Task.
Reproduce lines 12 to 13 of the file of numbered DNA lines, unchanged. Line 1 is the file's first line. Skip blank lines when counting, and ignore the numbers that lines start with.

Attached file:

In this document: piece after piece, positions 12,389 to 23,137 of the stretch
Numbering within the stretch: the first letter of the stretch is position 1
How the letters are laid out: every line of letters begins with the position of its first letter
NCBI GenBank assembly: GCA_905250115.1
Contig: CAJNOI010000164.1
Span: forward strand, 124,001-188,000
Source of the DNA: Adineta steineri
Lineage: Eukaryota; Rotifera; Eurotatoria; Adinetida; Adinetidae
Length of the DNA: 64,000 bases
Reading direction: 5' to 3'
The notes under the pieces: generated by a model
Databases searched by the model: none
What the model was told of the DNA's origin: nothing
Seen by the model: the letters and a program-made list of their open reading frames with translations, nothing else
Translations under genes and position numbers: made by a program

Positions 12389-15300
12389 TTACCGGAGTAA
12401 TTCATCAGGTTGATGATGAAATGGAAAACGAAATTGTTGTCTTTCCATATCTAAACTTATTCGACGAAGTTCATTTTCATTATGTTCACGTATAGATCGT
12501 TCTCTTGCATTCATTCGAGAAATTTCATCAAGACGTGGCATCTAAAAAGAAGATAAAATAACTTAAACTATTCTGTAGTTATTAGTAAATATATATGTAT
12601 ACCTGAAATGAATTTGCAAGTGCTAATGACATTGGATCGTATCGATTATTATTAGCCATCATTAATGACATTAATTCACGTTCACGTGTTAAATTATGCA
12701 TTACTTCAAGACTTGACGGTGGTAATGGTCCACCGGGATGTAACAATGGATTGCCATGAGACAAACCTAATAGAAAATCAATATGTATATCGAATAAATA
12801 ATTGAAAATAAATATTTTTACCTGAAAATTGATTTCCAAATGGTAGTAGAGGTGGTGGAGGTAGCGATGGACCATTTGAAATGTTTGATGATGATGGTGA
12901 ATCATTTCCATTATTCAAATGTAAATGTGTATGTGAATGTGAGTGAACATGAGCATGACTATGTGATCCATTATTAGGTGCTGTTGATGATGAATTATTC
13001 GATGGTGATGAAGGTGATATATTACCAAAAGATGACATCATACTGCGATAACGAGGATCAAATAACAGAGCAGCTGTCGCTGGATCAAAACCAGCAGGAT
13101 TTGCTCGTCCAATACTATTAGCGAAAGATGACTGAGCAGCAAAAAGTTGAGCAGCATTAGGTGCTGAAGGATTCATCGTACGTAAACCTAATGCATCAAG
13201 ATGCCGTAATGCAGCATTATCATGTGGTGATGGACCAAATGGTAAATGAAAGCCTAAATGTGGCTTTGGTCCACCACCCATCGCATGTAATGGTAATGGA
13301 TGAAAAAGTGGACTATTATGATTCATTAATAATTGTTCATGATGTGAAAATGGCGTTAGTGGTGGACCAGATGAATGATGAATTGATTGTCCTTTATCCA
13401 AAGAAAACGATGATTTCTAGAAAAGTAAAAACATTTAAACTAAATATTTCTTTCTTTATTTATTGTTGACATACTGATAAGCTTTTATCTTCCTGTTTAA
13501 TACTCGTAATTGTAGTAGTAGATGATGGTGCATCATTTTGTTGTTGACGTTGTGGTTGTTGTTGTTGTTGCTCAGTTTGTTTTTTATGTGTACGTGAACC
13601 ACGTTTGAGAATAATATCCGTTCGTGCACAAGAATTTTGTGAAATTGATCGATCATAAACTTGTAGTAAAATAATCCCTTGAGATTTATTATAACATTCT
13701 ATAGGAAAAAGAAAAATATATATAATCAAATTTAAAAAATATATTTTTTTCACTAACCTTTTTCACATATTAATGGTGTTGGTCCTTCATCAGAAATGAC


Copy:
Databases searched by the model: none
What the model was told of the DNA's origin: nothing